After escaping kidnappers who chained him to a bed for 25 days, Mohammad Javed Afridi pressed Pakistani law enforcement for swift justice. The police offered him something else: temporary permits for four automatic assault rifles.

Since Afridi's ordeal ended in mid-October, police in his hometown of Peshawar, in northwestern Pakistan, haven't made an arrest in his case. They raided the kidnappers' hide-out, but the captors got away, a senior Peshawar police official says.

So the cops allowed Afridi to arm himself against future abductions. The 35-year-old journalist now carries an AK-47 to work and back home to his wife and five children. Relatives rotate duty as his bodyguards. If his car is again stopped by armed men on a dark road, Afridi vows to shoot first.

"I'm not going through that again," he said in an interview in northeastern Pakistan.

Guns have long been part of Pakistan's traditional culture, especially in the rugged northwestern part of the country. Handed down through generations, rifles have been used for hunting and for firing celebratory fusillades. Now, however, modern assault rifles and handguns have come into vogue among middle-class Pakistanis, and gun registration has jumped.

This proliferation reflects many urbanites' dwindling faith that the country's new civilian government can protect them. Over the past year, Pakistan has endured the assassination of popular political leader Benazir Bhutto, a spreading Islamist insurgency and the bombing of Islamabad's Marriott Hotel. November's deadly terror attacks in Mumbai, allegedly carried out by 10 Pakistani militants trained here, further frayed nerves.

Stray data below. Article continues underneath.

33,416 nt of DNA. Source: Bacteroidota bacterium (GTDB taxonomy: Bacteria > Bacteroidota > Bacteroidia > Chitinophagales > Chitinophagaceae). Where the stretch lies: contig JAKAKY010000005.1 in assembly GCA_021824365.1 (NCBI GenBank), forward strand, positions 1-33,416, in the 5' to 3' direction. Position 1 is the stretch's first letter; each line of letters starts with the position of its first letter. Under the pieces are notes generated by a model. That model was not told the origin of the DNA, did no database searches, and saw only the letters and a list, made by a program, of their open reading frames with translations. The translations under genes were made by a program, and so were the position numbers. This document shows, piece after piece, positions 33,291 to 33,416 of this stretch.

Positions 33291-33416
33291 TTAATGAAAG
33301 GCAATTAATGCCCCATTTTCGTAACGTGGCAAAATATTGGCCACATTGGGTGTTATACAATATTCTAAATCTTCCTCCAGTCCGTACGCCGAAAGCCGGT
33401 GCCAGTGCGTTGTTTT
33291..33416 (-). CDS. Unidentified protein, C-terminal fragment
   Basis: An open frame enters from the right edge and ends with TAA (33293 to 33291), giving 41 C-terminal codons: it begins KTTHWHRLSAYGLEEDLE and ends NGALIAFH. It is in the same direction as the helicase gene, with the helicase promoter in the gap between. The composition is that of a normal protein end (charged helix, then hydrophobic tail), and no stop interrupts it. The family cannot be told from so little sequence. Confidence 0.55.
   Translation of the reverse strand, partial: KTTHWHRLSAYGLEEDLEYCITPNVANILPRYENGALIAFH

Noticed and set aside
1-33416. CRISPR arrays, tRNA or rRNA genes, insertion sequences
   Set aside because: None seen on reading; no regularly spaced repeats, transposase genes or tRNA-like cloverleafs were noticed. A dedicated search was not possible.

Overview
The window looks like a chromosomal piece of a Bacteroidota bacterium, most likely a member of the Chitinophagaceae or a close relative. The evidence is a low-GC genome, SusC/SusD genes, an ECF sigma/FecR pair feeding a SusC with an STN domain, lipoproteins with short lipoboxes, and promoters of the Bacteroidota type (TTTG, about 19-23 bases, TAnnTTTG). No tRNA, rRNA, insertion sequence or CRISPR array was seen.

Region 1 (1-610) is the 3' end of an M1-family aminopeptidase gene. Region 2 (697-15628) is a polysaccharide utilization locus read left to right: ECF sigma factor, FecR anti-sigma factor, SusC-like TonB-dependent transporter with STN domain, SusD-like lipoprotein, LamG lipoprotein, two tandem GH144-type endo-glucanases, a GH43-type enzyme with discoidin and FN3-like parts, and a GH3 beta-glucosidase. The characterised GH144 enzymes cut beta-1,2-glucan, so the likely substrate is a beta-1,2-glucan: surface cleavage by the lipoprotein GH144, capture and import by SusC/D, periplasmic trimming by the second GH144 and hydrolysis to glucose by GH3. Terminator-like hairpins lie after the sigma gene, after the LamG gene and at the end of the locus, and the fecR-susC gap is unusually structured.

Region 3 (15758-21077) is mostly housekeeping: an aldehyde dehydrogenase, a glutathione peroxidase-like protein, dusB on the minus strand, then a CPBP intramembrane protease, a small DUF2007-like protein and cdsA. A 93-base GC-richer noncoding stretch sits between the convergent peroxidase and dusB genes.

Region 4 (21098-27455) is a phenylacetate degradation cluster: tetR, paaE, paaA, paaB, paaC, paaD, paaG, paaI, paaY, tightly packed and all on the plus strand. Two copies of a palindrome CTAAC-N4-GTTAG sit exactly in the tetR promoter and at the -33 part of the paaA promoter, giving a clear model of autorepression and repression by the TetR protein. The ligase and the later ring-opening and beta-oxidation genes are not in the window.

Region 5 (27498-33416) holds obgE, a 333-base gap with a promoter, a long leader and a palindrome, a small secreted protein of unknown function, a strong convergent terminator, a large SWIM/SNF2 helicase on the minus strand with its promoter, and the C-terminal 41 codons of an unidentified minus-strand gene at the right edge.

But more than heightened terrorist threats, many Pakistanis fear the surge in violent kidnappings, extortions and robberies that target those who look like they might have money. The 11,758 murders recorded in the first 11 months of 2008 were the highest in Pakistan in at least a decade, say Islamabad police, who compile nationwide crime statistics.

"People buy weapons because they're insecure," said a senior Interior Ministry official. "No need denying it."

Arms licenses are issued by numerous Pakistani agencies. Local authorities and police hand out permits for weapons that can be used only within their states. The Interior Ministry licenses nonautomatic weapons that can be carried across borders between Pakistan's states. The prime minister's office gives clearance for automatic assault weapons that can be used throughout the country.

Firearm licenses issued by the Interior Ministry rose sharply in 2008. Licenses for 12-gauge pump-action shotguns, used by private security guards and also duck hunters, more than doubled over 2007, according to ministry figures compiled through year's end. Over the same period, the ministry granted 47 percent more licenses for 30-bore pistols and 53 percent more for 9mm handguns.

Click here to read more on this story from the Wall Street Journal.